History of bad sit-up form...What should I do?

Originally Published: October 26, 2012
Share this
Dear Alice,

For as long as I can remember, I've been using my back muscles when I did sit-ups. In fact, I distinctly remember the first time we did them in second grade. After a few reps, it was already so painful that I was having trouble breathing properly. Being eight years old, however, I didn't realize this was a warning sign and assumed it was normal.

Flash forward ten years, and I have almost no strength in my abdominal muscles. I've tried to teach myself to do curl-ups properly, but no matter how hard I try, I can't even lift my head without using my back muscles. Exercise balls are no help either. Even when I concentrate on using my abs to keep myself steady, my back is still doing 95% of the work.

So, in short, I have two questions: Am I at risk for having damaged my back from years of abuse, and how can I work on strength training my abs now?

Dear Reader,

The truth is you might have been at risk of for straining your back muscles even if you had been doing sit-ups properly. Experts consider the sit-up to be an exercise that has only limited effectiveness in strengthening your core muscles (the muscles that make up your side, abdomen, and back). Fortunately, there are alternatives to sit-ups that are considered safe and effective for maintaining core muscle health and for building abdominal muscle.

As you mention, sit-ups have the potential to lead to back pain. Sit-ups are known to place significant strain on the spinal column, which can result in back problems. In addition to working abdominal muscles, sit-ups work the hip flexors, which attach the lower back to the spine. Overworking the hip flexors can cause back pain when the muscle pulls on the spine. Doing sit-ups on the ground can further strain the lower back because it gets pushed into the ground as you exercise. If sit-ups are performed with arms around the head, you may pull up on the neck and risk injury. Because sit-ups focus exclusively on building a single core muscle (the transverse abdominis) they also risk destabilizing the spine, which relies on a balance of all the muscles of the core to function properly. Thus, experts suggest that core exercise regiments include a balance of exercises designed to strengthen the major muscles of the side, abdomen and back.

The following strength training exercises can work the entire core without leading to the back pain associated with sit-ups:

  • Consider plank exercises. In this exercise, the body is held up by the arms. Start by lying flat on your stomach. Then, press your body up using your forearms. Stay in this position for 30-60 seconds. You can also do a side plank which focuses more on the oblique muscles. For this exercise, start by lying on your side and then pressing your body up with the forearem closest to the floor. Hang out there for a while — you’ll start to feel the burn.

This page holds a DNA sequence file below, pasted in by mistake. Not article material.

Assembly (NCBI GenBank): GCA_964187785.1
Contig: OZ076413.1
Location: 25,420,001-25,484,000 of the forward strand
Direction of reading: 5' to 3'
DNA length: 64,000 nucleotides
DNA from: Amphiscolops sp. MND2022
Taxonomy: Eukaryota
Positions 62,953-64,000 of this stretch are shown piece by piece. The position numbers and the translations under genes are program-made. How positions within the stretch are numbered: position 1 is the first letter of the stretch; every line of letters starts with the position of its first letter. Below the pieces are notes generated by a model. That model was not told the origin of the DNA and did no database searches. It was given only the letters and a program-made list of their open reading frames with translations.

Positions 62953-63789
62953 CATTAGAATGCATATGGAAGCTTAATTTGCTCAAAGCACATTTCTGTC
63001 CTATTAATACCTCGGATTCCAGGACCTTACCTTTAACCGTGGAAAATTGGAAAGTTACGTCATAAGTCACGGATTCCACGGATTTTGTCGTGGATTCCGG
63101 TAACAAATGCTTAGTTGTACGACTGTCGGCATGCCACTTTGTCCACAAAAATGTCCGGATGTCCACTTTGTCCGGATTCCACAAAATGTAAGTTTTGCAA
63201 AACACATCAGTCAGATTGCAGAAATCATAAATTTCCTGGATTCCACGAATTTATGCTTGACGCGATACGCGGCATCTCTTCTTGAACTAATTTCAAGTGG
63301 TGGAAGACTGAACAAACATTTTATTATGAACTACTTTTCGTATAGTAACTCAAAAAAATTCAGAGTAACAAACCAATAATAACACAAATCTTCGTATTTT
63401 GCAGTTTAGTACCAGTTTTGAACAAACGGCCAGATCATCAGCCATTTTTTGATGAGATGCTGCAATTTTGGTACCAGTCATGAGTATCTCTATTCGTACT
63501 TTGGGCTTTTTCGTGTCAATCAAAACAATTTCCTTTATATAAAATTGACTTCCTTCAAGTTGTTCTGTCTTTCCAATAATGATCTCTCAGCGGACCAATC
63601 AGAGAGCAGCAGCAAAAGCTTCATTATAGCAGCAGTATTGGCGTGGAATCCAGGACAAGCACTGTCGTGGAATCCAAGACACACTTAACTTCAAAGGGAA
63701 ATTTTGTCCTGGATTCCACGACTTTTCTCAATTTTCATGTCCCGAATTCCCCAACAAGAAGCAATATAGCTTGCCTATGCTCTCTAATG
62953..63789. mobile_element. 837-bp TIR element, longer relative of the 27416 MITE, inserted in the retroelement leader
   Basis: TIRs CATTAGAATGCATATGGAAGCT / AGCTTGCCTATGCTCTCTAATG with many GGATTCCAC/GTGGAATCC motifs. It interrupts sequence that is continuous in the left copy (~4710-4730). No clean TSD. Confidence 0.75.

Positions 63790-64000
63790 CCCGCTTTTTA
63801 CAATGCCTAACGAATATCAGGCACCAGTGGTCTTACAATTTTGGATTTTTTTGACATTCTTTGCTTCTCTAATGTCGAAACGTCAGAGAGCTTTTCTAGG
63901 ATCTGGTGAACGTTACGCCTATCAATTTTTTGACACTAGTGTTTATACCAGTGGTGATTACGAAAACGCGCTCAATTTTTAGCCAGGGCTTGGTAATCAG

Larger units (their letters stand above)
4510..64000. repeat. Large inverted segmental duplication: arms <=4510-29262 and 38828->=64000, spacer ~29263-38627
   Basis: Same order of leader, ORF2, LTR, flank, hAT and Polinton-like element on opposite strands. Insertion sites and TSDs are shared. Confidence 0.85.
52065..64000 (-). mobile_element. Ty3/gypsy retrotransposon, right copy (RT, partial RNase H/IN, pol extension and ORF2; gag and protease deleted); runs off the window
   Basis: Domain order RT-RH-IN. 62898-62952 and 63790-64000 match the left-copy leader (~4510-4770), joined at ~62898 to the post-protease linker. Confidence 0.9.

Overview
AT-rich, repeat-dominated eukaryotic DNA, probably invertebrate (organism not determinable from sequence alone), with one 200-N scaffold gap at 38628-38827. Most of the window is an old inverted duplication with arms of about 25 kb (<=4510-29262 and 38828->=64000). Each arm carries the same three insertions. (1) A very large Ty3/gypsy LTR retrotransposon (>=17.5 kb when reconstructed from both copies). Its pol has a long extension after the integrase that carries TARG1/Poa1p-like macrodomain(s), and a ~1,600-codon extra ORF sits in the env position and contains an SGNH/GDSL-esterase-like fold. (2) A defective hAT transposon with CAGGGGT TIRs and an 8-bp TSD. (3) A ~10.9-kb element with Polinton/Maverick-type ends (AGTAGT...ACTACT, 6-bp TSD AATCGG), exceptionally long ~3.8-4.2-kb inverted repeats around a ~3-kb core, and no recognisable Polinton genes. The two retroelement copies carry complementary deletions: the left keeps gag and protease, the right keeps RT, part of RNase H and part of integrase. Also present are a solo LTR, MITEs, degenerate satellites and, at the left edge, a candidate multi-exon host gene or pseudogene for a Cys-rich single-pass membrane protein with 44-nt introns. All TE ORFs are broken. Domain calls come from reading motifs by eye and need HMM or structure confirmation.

• The “bird dog” is also a great core-strengthening exercise. Start on all fours and raise your left arm and right leg and then alternate to raising your right arm and left leg.
  • Pilates. This is actually a group of exercises which place special emphasis on developing a strong core. You can look into taking a Pilates course with a trained instructor; there are also a variety of books and videos available that teach proper Pilates technique.

Instead of doing sit-ups, you could also try crunches. To do a proper crunch, lie on your back, bend one knee, and then gently lift your head and shoulders pausing for a moment; then, lie back down. When doing crunches make sure to place your hands below your lower back in order to give it support. Additionally, avoid hollowing out your stomach or pressing your back against the floor during this exercise. Still, if you opt to continue doing sit-ups, make sure to utilize the proper sit-up technique. This will help reduce your risk of injury and maximize overall effectiveness. When doing sit-ups you may also want to consider using an exercise or stability ball, like the one you mentioned, because it will limit the strain placed on the lower back when sit-ups are done on the ground.

If you are experiencing chronic back pain you may want to consider getting checked out by your healthcare provider. Columbia students on the Morningside campus can make an appointment with Medical Services by logging-in to Open Communicator. Morningside students can also look into the option of a personal trainer at Columbia’s Dodge Fitness Center.  Columbia students at the Medical Center can make an appointment with Student Health.

Alice